Wojciech Tochman

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  • photo by Krzysztof Dubiel / Instytut Książki

(born 1969) reporter, non-fiction writer. He has twice been shortlisted for the NIKE Literary Prize and has won the Polish Book Publishers Association Award.
He began his career as a reporter at the youth weekly Na przełaj before leaving school, and soon after he joined the first reporting team at Gazeta Wyborcza. His reports from this period were published in a book, Stairs Don’t Burn (2000, 2006). Before he got his masters degree at Warsaw University he went to Bosnia with a convoy organised by humanitarian aid worker Janina Ochojska. He then went back to the Balkans repeatedly for many years, and the book Like Eating A Stone is the result of those journeys. His next book was Dear Daughter (2005), the moving account of his efforts to find out what had happened to his missing friend, a reporter called Beata Pawlak, who turned out to have been killed in a terrorist attack on the island of Bali.
For several years Tochman was involved in activities aimed at finding missing people. From 1996 to 2002, he ran a programme called “Anyone Who Saw, Anyone Who Knows” on the Telewizja Polska TV channel. In 1999 he founded the ITAKA Centre for the Search for Missing People.

In 2009, with Mariusz Szczygieł and Paweł Goźliński he co-founded the Reportage Institute.

"I don’t write about graves. I tell the stories of people who are alive but standing over stinking holes in the ground. I write about what they carry inside them – that is what matters to me. That is the mystery I want to get to grips with. Often, at the very start of my work, I know I will never be able to solve it, because often it’s not a human mystery, it isn’t a mystery that can be understood by man. That’s exactly why it is a mystery. I like to look into this sort of secret, because I like not understanding, not comprehending, wondering. In reportage the information gathering stage is quite different from the writing stage, and I am excited by the fact that I never really know where a report will take me. A reporter should always be wondering, not knowing, but always seeking answers. Someone who knows everything might be very wise, but he certainly isn’t a good reporter."
Tygodnik Powszechny no. 11/2005

Author's website www.tochman.eu

Bibliography

  • Sprawcy (wywiady), Warszawa: BGW, 1991 (współautorzy: Grzegorz Górny, Witold Pasek).
  • Schodów się nie pali (zbiór reportaży), Kraków: Znak, 2000, 2006.
  • Jakbyś kamień jadła (zbiór reportaży), Sejny: Pogranicze, 2002, 2005; Wołowiec: Czarne 2008.
  • Córeńka (powieść reporterska), Kraków: Znak, 2005.
  • Wściekły pies (zbiór reportaży), Kraków: Znak, 2007.
  • Bóg zapłać (zbiór reportaży z książek Schodów się nie pali i Wściekły pies), Wołowiec: Czarne, 2010.
  • Dzisiaj narysujemy śmierć, Wołowiec: Czarne, 2010.
  • Eli, Eli, Wołowiec: Czarne, 2013.
  • Kontener (with Katarzyna Boni), Warszawa: Agora SA, 2014

in anthologies:

  • Kraj Raj, [Warszawa]: Oficyna Wydawnicza Rytm, [1993] – nie ma tych informacji na książce (teksty: Ciemne, jasne, ciemne; Historie ich świata; czyja wina i czyj chleb?; Dno popielniczki).
  • To nie mój pies, ale moje łóżko. Reportaże roku 1997, Warszawa: Prószyński i S-ka, 1998 (tekst: Mówię ci, tam była enklawa tajemna).
  • Anna z gabinetu bajek, Warszawa: PIW 1999 (tekst: Bracia i siostry).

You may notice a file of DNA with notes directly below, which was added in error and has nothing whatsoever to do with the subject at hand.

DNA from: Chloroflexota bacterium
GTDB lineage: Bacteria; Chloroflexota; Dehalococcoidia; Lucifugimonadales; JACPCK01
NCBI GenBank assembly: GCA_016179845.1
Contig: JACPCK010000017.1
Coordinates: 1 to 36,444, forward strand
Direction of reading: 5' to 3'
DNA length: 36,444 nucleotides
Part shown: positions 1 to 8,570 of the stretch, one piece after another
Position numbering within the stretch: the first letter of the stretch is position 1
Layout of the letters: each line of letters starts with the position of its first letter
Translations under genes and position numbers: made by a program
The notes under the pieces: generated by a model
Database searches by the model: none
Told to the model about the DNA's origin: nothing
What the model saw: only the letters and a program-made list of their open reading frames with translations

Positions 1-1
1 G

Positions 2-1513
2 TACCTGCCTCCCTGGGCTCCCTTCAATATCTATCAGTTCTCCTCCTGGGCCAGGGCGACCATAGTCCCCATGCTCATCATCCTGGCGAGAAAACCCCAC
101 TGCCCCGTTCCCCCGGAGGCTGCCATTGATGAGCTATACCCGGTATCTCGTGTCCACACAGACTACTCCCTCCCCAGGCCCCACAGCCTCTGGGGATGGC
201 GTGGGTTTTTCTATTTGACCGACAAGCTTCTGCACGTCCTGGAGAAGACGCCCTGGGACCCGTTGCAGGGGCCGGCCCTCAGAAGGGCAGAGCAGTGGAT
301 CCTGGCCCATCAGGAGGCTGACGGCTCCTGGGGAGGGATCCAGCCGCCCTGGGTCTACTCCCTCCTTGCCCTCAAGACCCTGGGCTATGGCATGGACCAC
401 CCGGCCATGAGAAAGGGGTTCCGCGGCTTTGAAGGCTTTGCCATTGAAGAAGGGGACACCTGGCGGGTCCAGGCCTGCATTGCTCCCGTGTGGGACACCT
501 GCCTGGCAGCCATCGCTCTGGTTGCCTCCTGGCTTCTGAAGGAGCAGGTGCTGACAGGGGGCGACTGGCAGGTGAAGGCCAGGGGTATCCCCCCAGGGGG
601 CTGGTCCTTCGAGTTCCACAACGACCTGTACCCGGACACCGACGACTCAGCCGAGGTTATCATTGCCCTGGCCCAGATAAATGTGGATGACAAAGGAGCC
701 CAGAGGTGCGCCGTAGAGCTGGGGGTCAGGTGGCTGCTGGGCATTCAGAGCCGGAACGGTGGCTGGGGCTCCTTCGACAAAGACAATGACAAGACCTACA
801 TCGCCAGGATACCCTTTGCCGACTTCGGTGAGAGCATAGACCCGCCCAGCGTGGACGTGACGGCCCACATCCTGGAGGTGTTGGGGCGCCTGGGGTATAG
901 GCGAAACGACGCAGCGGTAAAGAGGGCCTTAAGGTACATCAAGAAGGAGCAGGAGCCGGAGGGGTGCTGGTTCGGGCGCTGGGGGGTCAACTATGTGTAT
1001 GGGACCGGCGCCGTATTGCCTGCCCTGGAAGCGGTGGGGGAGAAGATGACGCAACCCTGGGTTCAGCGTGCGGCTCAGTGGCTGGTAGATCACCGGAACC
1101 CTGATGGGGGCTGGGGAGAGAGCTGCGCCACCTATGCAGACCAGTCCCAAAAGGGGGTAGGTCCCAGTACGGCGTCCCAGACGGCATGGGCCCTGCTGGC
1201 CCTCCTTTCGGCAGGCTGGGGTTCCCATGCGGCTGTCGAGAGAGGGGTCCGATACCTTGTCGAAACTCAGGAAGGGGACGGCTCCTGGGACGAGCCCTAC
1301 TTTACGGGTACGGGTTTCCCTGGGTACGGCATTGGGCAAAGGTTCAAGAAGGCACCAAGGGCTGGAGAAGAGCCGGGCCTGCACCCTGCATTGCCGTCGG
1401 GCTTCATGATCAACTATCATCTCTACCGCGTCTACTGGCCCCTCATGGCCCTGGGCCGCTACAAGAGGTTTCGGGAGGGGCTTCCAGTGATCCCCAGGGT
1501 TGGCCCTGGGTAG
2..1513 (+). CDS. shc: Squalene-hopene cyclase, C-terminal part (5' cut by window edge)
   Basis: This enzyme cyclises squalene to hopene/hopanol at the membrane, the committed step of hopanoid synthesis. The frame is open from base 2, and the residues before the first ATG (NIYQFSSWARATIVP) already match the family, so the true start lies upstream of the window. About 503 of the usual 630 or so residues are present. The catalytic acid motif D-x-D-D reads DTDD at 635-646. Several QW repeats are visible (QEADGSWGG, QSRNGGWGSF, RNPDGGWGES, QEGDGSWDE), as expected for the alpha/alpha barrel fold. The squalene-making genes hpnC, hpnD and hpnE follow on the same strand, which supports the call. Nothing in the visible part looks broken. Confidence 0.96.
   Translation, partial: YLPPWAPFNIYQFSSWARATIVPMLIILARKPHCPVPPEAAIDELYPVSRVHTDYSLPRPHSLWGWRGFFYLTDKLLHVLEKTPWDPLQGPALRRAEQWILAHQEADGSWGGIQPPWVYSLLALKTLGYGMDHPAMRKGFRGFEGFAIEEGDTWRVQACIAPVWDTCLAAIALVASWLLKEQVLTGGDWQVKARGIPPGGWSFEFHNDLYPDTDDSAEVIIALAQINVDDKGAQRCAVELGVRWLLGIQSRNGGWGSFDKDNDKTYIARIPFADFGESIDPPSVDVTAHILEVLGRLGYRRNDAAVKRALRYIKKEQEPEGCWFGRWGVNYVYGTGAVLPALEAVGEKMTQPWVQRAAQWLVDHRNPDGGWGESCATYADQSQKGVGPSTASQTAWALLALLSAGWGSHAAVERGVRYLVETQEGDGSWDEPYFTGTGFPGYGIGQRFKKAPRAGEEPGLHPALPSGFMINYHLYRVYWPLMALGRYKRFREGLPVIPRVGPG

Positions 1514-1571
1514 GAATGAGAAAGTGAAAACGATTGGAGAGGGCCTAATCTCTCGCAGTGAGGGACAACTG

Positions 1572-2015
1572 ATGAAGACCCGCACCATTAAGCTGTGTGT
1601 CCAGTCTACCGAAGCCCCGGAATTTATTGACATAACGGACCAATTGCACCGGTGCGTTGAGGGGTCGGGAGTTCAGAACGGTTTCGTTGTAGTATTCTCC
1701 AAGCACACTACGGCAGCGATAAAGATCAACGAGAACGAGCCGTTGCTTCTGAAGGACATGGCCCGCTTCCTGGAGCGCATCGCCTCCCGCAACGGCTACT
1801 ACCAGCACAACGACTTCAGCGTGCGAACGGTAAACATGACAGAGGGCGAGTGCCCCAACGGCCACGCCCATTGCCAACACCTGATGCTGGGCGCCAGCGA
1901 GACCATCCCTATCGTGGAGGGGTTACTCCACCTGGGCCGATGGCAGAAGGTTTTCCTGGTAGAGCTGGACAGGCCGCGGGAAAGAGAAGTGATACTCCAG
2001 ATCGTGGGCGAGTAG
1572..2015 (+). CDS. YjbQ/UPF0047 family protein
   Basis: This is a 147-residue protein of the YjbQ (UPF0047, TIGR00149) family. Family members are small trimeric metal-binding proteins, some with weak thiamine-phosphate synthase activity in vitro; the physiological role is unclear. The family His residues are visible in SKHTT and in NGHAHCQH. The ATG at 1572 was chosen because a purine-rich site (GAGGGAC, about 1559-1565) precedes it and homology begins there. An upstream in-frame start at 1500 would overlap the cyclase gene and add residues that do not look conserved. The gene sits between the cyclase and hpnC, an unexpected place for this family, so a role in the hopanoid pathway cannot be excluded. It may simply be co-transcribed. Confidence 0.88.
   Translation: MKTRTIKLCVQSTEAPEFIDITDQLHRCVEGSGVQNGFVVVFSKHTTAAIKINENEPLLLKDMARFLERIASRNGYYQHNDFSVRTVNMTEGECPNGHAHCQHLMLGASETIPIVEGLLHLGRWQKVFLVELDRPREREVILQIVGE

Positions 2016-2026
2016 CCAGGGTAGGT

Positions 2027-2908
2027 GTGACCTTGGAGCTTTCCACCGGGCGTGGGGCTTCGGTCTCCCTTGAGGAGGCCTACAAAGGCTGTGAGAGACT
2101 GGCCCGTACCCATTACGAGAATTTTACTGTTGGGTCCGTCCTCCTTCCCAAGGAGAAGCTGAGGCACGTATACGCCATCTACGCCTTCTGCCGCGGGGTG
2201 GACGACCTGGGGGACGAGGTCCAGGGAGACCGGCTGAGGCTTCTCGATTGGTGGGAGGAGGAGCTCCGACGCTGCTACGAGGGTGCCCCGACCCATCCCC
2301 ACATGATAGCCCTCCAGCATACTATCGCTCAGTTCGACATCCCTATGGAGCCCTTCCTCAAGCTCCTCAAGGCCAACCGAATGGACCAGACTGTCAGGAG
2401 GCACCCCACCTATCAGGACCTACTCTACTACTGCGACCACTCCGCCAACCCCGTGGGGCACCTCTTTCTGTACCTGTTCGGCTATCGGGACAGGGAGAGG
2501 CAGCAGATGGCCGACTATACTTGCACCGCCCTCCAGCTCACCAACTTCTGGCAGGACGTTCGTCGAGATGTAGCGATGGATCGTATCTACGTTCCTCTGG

• Portrety. Wysokie Obcasy, Warszawa: W.A.B. 2000 (tekst: Siedem razy siedem).
  • 20. 20 lat nowej Polski w reportażach według Mariusza Szczygła, pomysł, układ i komentarze Mariusz Szczygieł, Wołowiec: Czarne 2009 (teksty: Człowiek, który powstał z torów, Wściekły pies).

Translations:

Bosnian:

  • Kao da jedeš kamen [Jakbyś kamień jadła], trans. Slavko Santić, Izdavačka kuća Magistrat, Sarajevo 2004.

Czech:

  • Pánbůh zaplat [Bóg zapłać], trans. Barbora Gregorová, Prague: Dokořán, 2013

Dutch:

  • Dochtertje. Zoektocht naar de vermiste journaliste Beata Pawlak [Córeńka], trans. Ewa van den Bergen-Makala, Uitgeverij De Geus, 2009.

English:

  • Like eating a stone. Surviving the Past in Bosnia [Jakbyś kamień jadła], trans. Antonia Lloyd-Jones, London: Portobello Books, 2008; New York: Atlas & Co, 2008.

Finnish:

  • Kuin olisit kiveä syönyt [Jakbyś kamień jadła], trans. Tapani Kärkkäinen, Helsinki: Like, 2005.

French:

  • Mordre dans la pierre [Jakbyś kamień jadła], trans. Margot Carlier, Paris – Lausanne, Les Editions Noir sur Blanc, 2004.
  • La vie est un reportage. Anthologie du reportage littéraire polonais, ed. Margot Carlier, Montricher: Les Editions Noir Sur Blanc 2005 (text: Absentia [Nieobecność], trans. Margot Carlier).

Italian:

  • Come se mangiassi pietre [Jakbyś kamień jadła], trans. Marzena Borejczuk, Rovereto: Keller Editore, 2010
  • Oggi disegneremo la morte [Dzisiaj narysujemy śmierć], trans. Marzena Borejczuk, Rovereto: Keller editore, 2015

Russian:

  • Jakbyś kamień jadła w "Innostrannaja Literatura", Moskwa 2004.

Slovak:

  • Akoby si kameň jedla [Jakbyś kamień jadła], trans. Slavomir Bachura, Krasno nad Kysucou, Absynt, 2015

Spanish:

  • Como si masticaras piedras [Jakbyś kamień jadła], trans. Katarzyna Olszewska Sonnenberg, Madryt: Libros del K.O., 2015.

Swedish:

  • Ouvertyr till livet, ed. and trans. Maciej Zaremba, Stokholm: Brombergs 2003 (texts: Jag väntar under adress: Berlin [Czekam pod adresem: Berlin]; Moder Mejra finner sina barn [Matka Mejra szuka swoich dzieci]; trans. Maciej Zaremba).

Ukrainian:

  • Ти наче камінь їла (“Like Eating A Stone”), trans. Andrij Bodnar, Kiev, Nasz Czas, 2009.